Good Spring Baptist Church & Cemetery

a white, one-story building in a forest
The Good Spring Baptist Church, near Maple Springs trailhead.

NPS Photo / Deb Spillman

Quick Facts
Mammoth Cave National Park, by Maple Springs Campground
Historic Church founded in 1842
National Registrar of Historic Places 1991

Information Kiosk/Bulletin Board

Good Spring Baptist Church is located near the Maple Springs trailhead. The church is composed of one building and an accompanying cemetery. It was founded the third Saturday in February, 1842, by church elders Jesse Moon, R.T. Gardner and William Skaggs. The conditions of the church can be seen in a letter written in 1931 by Aunt Susie Blair to Charlie Whittle: “On Sunday we went to church where Good Spring Church now stands. The old house was built of logs and heated with a fireplace.” Her letter also mentions that, when the number of service attendees was larger than the church could hold, they had service outside amongst the trees. 


Before this church was formed, its members had to travel to Nolin Baptist Church or to a church in Beaver Dam. With Nolin Baptist church being about 10 miles away, and with the town of Beaver Dam being about 65 miles away, the construction of the Good Spring Baptist Church saved residents considerable travel time. The church charter members included Brown Blair, Mary Blair, Isaac Blair, Lucy Blair, David Blair, Betsy Blair, J.L. Smith, Sarah Smith, Rachel Pace, William Skaggs, J.D. Sanders, Sally Sanders, Thomas Meredith, Esaline Smith and Pega Davis. Many of these charter members were descendants of the pioneer Baptists that settled in Green County near the Brush Creek Church, located in Tennessee.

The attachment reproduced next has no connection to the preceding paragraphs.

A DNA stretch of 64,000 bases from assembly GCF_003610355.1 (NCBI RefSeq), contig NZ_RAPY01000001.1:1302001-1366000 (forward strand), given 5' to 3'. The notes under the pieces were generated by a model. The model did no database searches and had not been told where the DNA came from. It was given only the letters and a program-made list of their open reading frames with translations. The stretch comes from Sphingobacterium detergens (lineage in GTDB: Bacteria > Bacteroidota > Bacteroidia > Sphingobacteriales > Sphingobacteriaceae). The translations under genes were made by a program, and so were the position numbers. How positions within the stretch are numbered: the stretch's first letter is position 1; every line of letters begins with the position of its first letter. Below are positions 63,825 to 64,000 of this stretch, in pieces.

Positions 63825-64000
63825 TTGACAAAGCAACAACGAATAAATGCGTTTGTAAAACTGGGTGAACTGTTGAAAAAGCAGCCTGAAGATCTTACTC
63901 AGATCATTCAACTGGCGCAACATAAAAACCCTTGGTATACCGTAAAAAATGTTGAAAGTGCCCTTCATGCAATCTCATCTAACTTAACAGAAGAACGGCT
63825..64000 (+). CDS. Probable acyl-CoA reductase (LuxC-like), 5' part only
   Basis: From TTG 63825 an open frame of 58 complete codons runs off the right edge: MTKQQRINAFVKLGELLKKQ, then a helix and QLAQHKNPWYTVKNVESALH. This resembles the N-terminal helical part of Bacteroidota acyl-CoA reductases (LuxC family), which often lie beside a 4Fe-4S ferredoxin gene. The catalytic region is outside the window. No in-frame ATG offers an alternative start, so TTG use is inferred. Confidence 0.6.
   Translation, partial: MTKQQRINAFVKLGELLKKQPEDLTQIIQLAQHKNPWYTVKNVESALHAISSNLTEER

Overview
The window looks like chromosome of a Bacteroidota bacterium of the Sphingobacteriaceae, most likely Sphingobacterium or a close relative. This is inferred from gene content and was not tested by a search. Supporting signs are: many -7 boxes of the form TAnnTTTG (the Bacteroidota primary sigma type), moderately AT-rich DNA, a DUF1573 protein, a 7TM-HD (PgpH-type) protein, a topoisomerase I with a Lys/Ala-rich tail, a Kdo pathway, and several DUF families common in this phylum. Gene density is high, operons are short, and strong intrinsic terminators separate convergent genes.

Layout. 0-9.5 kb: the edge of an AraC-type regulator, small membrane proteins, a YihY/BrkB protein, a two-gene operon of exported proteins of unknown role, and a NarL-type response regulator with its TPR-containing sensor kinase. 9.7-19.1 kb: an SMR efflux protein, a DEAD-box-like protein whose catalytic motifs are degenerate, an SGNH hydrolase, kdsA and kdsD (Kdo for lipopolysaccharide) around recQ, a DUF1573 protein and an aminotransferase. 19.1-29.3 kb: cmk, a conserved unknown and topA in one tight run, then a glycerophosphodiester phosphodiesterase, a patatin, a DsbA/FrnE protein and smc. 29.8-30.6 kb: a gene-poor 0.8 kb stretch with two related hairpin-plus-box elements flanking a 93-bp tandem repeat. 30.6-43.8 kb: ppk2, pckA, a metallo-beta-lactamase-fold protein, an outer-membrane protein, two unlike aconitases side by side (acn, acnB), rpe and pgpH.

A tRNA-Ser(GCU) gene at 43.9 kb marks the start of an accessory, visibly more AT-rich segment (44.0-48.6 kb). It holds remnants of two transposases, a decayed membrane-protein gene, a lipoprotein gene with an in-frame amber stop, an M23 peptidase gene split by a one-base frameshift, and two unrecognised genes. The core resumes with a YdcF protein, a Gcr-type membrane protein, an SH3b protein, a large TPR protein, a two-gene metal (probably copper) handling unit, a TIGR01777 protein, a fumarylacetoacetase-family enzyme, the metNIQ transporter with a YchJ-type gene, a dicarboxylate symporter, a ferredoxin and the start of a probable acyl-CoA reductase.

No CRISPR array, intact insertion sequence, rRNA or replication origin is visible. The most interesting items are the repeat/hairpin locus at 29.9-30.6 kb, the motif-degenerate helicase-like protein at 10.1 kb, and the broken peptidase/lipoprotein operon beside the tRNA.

Good Spring Baptist Church had the largest membership of any church in the Green River Association from 1896 to 1900. When the National Park Service acquired the church property, the church dissolved. The church building itself is still standing today. It currently holds reunion services for descendants of the pioneers during a yearly homecoming and dinner on the grounds. The church was added to the National Register of Historic Places (NRHP) in 1991.  

Mammoth Cave National Park

Last updated: May 3, 2021